MR. GOLDENBERG EXPLAINS IT

New York Times

Says His "Titanic Baggage" Was Purchased on Board Carpathia
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Samuel L Goldenberg of the lace importing house of Goldenberg Bros. & Co.,108 Fifth Avenue, who is among the survivors of the Titanic disaster, explained to THE TIMES yesterday how it was that he was the only survivor who brought any baggage ashore. His explanation was conveyed in the following letter:

New York, April 24, 1912.

When I left the Titanic I was dressed in my pajamas, coat, trousers,
dressing gown, raincoat, and slippers, (not shoes.) I had time to take
two rugs with me, for my wife and for myself.

On reaching the Carpathia I was told that the barber had some toilet
articles and other things to sell. I therefore made the necessary
purchases of toothbrushes and other toilet articles, including shirt and
collars; for my wife and myself a pair of shoes, &c.  I then asked the
barber if he had anything to put them into in the shape of a bag, and he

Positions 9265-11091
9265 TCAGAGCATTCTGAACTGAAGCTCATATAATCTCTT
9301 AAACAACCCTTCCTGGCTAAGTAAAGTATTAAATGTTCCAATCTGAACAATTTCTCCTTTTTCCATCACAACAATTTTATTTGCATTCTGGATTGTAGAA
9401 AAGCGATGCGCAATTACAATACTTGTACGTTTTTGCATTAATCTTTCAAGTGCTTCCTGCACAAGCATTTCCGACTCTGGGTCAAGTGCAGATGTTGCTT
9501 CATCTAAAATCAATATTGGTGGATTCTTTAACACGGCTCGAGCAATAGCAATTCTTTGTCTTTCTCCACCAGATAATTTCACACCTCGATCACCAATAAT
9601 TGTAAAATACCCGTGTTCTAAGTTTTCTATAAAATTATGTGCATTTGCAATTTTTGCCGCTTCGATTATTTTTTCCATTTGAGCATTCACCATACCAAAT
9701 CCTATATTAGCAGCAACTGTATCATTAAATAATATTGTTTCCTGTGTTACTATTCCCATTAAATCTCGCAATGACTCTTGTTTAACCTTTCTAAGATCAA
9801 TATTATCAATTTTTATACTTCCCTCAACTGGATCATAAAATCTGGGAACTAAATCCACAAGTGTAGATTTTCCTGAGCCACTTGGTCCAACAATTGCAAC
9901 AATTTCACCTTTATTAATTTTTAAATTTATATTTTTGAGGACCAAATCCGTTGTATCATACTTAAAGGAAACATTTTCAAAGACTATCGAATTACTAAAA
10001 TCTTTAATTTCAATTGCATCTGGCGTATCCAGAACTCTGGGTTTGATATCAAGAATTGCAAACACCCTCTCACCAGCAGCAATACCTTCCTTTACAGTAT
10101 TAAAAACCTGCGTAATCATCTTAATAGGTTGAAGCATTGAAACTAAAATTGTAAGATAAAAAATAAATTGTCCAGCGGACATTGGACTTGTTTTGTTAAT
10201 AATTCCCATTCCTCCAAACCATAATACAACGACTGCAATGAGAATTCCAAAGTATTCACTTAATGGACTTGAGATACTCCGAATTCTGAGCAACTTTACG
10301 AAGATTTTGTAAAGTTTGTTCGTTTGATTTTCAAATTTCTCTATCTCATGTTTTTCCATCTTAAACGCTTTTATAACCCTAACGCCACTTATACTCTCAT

sold me a brown canvas kit bag. On reaching New York I put all of the
remaining things into this bag, and this is the bag that was mentioned
in THE NEW YORK TIMES. I state these facts  simply for the purpose of
not creating a wrong impression, as, in common with all other
passengers, I had no thought of saving any of my luggage at such a
moment, and actually did not save any.       S. L. GOLDENBERG

The story referred to, which appeared in THE TIMES yesterday under the caption, "Only One Passenger Saved His Baggage," originated in the Customs House. The carry-all was seen on the pier by an official connected with the Surveyor of the Port's office and by that official was called to the attention of a reporter for THE NEW YORK TIMES, the official remarking as he did so, "That is the only piece of baggage saved from the Titanic."

This same official said yesterday, after reading the story in THE TIMES, that it correctly set forth the matter as given to him by the baggage steward of the Carpathia, who brought Mr. Goldenberg's carry-all ashore and placed it under the customs letter "G."

"My attention was attracted to the carry-all," this official said, "and I was curious to know where it came from, for it did not seem possible that it could have been saved from the Titanic. I asked the steward who brought it ashore, where it came from, and he answered, 'It is the only piece that was rescued from the Titanic.'  When I asked whom it belonged to he replied, 'Mr. Goldenberg.'

"I called the attention of at least half a dozen persons to the carry-all. No examination of the contents was made because the orders from Washington were to pass all baggage from the Titanic without examination."

Related Biographies:

Samuel Levi Goldenberg

Acknowledgements

Mark Baber

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